Posted employee’s rights and obligations
Permission to work in Sweden
In order to work in Sweden, the employee may need a permit. It is the Swedish Migration Agency that is responsible for issues concerning work permits.
Good working environment
A posted employee has the same right to a good and safe working environment as Swedish employees. If you post employees to Sweden, you must comply with the Swedish Work Environment Act and all of the Swedish Work Environment Authority’s regulations.
No discrimination or offensive special treatment
Nobody may be discriminated against in Sweden. This means that nobody may be disadvantaged on the grounds of:
- transgender identity or expression
- ethnic background
- religion or other faith
- sexual orientation
It is the Office of the Equality Ombudsman that is responsible for issues concerning discrimination.
As an employer, you also have a responsibility to prevent actions that are targeted at one or more employees in an offensive manner. The Swedish Work Environment Authority is responsible for issues that concern offensive special treatment in working life.
Regulated working hours and the right to rest and breaks
The Working Hours Act, which regulates how much one may work, also applies to posted employees. It includes on-call time and preparedness, what rest and breaks one is entitled to and what applies to night time rest. But a Swedish collective agreement can replace it in part or in whole.
Right to holiday
The employee has a right to holiday according to the Annual Leave Act. But in certain assembly or installation work, the rules on holiday apply only if the posting exceeds eight days. Section 5 of the Posting of Workers Act states what rules in the Annual Leave Act apply during posting.
Right to take parental leave
The Swedish regulations on parental leave also apply to posted employees. For example, the employee has the right to parental leave in connection with the child’s birth and may not be subjected to discriminatory treatment. For women who are pregnant or who recently had a child, there are also regulations on protective measures.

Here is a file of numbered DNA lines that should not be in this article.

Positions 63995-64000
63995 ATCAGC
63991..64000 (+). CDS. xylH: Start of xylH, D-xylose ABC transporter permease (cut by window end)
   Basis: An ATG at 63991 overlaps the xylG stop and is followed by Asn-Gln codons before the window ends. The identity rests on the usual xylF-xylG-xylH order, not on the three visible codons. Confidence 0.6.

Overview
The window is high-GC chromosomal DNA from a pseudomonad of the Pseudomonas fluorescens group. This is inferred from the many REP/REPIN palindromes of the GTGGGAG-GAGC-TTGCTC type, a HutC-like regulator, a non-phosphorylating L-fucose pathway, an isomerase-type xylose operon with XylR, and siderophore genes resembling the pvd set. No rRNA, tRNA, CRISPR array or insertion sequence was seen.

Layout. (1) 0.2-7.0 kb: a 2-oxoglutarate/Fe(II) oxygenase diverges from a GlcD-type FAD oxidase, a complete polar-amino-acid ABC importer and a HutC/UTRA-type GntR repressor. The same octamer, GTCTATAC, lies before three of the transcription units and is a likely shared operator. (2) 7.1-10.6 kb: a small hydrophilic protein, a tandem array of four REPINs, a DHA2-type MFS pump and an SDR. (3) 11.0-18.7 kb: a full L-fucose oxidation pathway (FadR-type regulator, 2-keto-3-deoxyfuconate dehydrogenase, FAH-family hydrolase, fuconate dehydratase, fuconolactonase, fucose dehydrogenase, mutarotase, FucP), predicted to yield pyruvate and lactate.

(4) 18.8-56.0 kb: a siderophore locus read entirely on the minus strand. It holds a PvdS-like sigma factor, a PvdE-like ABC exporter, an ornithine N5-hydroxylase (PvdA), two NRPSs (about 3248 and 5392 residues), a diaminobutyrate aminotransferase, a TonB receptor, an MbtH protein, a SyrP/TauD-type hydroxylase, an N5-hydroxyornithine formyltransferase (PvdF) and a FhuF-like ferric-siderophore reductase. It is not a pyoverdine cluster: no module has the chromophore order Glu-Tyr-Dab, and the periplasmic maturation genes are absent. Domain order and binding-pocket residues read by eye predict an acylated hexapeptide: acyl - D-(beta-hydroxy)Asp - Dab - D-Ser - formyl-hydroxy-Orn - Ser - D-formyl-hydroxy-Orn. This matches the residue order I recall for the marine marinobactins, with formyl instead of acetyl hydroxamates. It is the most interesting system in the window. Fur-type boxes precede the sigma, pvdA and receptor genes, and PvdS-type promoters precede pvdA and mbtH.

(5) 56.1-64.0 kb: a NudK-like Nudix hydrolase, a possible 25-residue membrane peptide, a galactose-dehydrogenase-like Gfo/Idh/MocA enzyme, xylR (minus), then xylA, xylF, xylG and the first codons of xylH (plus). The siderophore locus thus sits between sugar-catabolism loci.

Pregnancy and breastfeeding (in Swedish)
In Sweden, there is no minimum wage law and there is therefore no special wage level that automatically applies to posted employees in Sweden. However, minimum wages may be stipulated in Swedish collective agreements that are negotiated by employer- and employee-representative organisations. The contents of the agreements vary from industry to industry.
Posting employers must seek information on the wages that apply to posted employees in the collective agreements that are on the page “The Swedish labour market model and collective agreements”. If you have questions about collective agreements or what wages apply in a certain industry, you should contact the relevant employer- or employee-representative organisation.
As an employer, you can also sign collective agreements with a Swedish employee-representative organisation or become a member of a Swedish employer-representative organisation and thereby become bound by a Swedish collective agreement. The employee-representative organisations have the right to take industrial action to get posting employers to sign collective agreements.
Obligation to pay taxes
Several factors determine if the employee must pay income tax in Sweden or in his or her home country, including how long the person stays in Sweden and how the tax treaty between Sweden and the home country is formulated. It is the Swedish Tax Agency that is responsible for issues concerning tax obligations.
Right to social welfare benefits
A posted employee in Sweden is most often insured in the country in which the employer is located and has a right to the social welfare benefits that apply there. The employee can turn to an authority that corresponds to the Swedish Social Insurance Agency in that country to find out what applies if he or she falls ill while working in Sweden or needs medical or health care in Sweden, etc.
If the employee is posted from a country within the EU/EEA or Switzerland, he/she or the employer in the home country should apply for certificate A1. Certificate A1 shows what country the employee is insured in and what country the employee or employer shall pay social security contributions in. In order to get the certificate, you contact the equivalent of the Swedish Social Insurance Agency in your home country.
Help against authorities
If you have encountered obstacles in your contacts with authorities in the EU, Norway, Iceland or Liechtenstein, you can get help from SOLVIT. SOLVIT helps companies and individuals solve problems with their right of free movement on the EU internal market.
Last updated 2020-04-20